Kosher for Passover Cream Puffs

Bubbe won't believe it

Whenever I’m invited to a Seder, I always try to bring dessert. My go-to is Russ and Daughters chocolate toffee matzos. Macaroons, or a selection of Joyva jelly rings are always a good fall back. I bring dessert because dessert is the hardest part of the meal. How do you create a satisfying end to a feast without flour or dairy? 

 

But, at the turn of the 20th century, balaboostas strove to execute excellent desserts using nothing but matzo, faith, and the instructions of a reliable cookbook. The struggle with a matzo-based dessert is similar to that of matzo balls: the pastry must be light and delicate and stick to Kosher guidelines. A peek through the Passover cookbook collection at the AJHS revealed challenging recipes for Charlotte Russe, Crowning Glory Orange Souffle, and Lemon Meringue Cake Roll, all made with matzo. In 1930, the Manischewitz company of Cincinnati, Ohio, released Tempting Kosher Dishes, a book of recipes featuring their line of matzo products. The book is charming; the covers and end papers feature a design of red and white diamonds reminiscent of a picnic tablecloth or kitchen tile. But upon close inspection, the white diamonds are actually darling illustrations of matzo. The book also reads in two directions: English with the pages flipping to the left, but turn it around and the same recipes are in Yiddish with the pages flipping to the right.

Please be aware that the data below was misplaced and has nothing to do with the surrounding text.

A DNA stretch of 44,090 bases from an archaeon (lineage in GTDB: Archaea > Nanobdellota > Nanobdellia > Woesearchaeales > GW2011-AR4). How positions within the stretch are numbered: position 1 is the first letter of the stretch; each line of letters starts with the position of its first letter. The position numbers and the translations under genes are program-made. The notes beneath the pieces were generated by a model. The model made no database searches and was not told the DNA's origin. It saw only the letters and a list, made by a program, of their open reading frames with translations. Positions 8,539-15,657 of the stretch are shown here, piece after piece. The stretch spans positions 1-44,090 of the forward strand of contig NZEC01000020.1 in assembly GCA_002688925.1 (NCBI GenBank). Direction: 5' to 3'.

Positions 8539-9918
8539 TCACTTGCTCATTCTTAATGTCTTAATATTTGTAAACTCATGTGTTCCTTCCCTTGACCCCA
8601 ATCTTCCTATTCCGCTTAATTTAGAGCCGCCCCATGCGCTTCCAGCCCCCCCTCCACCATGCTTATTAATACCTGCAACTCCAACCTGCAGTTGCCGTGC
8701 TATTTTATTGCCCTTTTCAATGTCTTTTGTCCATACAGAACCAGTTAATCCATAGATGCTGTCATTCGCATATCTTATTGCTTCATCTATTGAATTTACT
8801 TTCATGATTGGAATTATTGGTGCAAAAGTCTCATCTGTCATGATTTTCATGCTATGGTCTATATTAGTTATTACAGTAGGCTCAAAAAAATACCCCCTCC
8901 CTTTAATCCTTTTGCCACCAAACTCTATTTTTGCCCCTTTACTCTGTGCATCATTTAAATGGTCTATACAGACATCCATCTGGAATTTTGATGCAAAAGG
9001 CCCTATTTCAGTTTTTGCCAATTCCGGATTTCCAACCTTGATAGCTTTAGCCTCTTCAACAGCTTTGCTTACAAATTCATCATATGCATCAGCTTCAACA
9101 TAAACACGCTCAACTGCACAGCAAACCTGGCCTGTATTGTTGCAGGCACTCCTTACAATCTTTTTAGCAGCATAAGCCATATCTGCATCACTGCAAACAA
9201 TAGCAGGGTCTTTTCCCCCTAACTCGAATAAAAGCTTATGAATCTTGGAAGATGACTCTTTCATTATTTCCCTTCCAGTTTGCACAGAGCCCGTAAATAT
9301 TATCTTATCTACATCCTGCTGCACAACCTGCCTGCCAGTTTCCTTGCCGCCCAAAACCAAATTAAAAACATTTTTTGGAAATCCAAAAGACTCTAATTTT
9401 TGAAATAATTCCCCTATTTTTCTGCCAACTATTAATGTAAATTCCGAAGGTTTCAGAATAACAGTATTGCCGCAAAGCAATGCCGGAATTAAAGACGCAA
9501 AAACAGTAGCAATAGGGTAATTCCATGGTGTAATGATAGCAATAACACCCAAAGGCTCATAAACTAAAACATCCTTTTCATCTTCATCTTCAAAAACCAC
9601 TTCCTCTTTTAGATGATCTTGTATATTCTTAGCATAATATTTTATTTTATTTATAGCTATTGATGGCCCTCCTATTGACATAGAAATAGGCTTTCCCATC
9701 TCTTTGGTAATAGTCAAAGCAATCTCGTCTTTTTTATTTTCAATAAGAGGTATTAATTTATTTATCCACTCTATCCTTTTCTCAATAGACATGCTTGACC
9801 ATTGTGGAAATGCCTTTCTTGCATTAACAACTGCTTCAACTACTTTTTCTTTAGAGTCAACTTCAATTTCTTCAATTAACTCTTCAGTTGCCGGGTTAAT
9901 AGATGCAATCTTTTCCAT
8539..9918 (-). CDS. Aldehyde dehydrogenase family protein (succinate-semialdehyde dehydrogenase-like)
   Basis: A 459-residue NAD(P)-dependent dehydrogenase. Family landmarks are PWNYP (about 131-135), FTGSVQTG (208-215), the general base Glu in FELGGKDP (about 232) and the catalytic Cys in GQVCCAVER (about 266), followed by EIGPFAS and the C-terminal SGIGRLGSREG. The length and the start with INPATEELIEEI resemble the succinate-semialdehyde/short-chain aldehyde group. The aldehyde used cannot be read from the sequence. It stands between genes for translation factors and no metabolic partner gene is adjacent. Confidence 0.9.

Tempting Kosher Dishes offers an enormous variety of desserts that can be made with matzo: Cocoa Torte, Root Beer Cake, even an almond Sponge Cake. I’ve actually made a few recipes from this book before: Feather Balls and a Matzo Meal Pie Crust. The former was fine and the latter looked bizarre but tasted delicious. But the challenge I decided to take on this round: Matzo Meal Cream Puffs with an entirely Kosher-for-Passover filling. 

 

I have made cream puffs many times before, and I’m good enough at them that I even teach a cream puff baking class. Paté au choux, the dough of a classic cream puff, is one of the easier French pastries, but at the same time, the ingredients and technique have to be precise for the puffs to turn out just right. The secret to cream puffs is steam. The dough has to elastic and moist, so that when it’s blasted with heat in the oven, steam puffs up the balls. Then the dough must bake firm and crisp to hold its shape and not collapse. Could matzo meal do all that?